MS-DOS Multi-Segment Programs

This is a continuation of my series of articles on the history of personal computers. It follows the article on the MS-DOS zero page.

The series starts with my first CP/M article. If you have not read the previous articles, I recommend that you read them first.

In my article on the MS-DOS "Hello, world" program I described a program essentially identical to the CP/M "Hello, world" program for the 8-bit machine. Both programs live in a world where memory ranges from 0000h (0 B) to FFFFh (65535 B).

But the 8086 CPU is different in that it uses segmented memory. While programs running on the 8086, like on the 8080 and z80, can see 64 KB of memory at a time, the CPU itself can actually see 1024 KB (1 MB) of memory. To translate between a 16 bit address used in a program and a 20 bit address used by the CPU, the CPU takes another address from one of the four segment registers, shifts it 4 bits to the left and adds the address seen by the program to it to get a 20 bit address. (Note that this means that the segments that can be described are not distinct and overlap so segment start addresses should be chosen wisely.)

I'll leave out the actual maths to avoid making a silly mistake. We'll never need to see the actual numbers.

I will try to demonstrate the multisegment nature of MS-DOS programs using a "Hello, world" program that uses one code and two distinct data segments.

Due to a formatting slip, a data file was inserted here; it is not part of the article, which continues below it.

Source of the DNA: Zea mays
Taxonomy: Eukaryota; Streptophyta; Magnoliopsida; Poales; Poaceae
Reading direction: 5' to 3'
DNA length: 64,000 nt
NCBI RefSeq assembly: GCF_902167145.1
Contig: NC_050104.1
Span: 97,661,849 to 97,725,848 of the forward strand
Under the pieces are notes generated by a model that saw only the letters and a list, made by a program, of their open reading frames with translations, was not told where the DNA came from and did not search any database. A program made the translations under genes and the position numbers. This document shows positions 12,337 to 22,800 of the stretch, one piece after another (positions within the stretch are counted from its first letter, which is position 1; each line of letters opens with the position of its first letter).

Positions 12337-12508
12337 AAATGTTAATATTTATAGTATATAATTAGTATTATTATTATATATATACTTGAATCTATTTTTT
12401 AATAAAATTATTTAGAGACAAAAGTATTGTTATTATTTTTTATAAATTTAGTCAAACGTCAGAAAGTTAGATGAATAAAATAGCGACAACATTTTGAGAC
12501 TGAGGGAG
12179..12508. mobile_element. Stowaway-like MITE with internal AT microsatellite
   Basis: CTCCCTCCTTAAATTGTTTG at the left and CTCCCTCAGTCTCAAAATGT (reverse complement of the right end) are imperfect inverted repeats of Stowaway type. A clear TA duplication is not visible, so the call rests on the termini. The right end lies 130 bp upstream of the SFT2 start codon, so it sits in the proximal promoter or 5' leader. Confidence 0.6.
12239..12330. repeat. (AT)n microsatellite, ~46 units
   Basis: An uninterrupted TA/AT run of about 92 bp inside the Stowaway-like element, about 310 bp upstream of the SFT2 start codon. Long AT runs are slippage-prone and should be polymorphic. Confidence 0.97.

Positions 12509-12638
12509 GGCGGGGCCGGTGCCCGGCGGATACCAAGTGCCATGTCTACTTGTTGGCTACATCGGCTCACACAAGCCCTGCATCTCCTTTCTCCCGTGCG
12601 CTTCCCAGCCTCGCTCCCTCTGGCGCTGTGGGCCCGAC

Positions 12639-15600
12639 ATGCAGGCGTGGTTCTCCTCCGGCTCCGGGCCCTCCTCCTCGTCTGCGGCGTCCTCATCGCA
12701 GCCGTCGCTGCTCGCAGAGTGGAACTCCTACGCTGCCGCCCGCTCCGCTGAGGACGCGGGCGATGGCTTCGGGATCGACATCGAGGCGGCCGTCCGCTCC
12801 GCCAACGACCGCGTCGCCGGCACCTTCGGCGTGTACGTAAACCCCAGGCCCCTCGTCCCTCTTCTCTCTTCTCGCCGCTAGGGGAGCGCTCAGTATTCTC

(Copyable text in mshello.asm)

As you can see replacing the segment address in the data segment register points the instructions to a different content at address zero.

We better make a quick note of the fact that MS-DOS supports two different types of programs.

The first is the CP/M-style command file ( which is a direct image of the program in memory, has no header and is simply loaded into memory at address 100h and run. Such a program has no idea that more than one segment of memory exists (in fact it doesn't even know that one segment exists) and just assumes that it covers all available memory with a 16 bit pointer. The Zero Page is located in memory between addresses 00h and FFh.

The second is the new-style executable file (program.exe) which is a program sorted into segments, has a header and is loaded into several segments by the operating system according to its wishes. The Zero Page is located in memory between addresses 00h and FFh relative to the address cotained in the data segment register of the CPU.

To be continued...


A usable list of x86 opcodes:

Useful Software

flat assembler (FASM) for MS-DOS, Windows, and UNIX:

FASM can actually create program image files (COM) and formatted program files (EXE) for MS-DOS (MZ header) and Windows NT (PE header) as well as for UNIX (COFF and ELF format).

 © Andrew Brehm 2016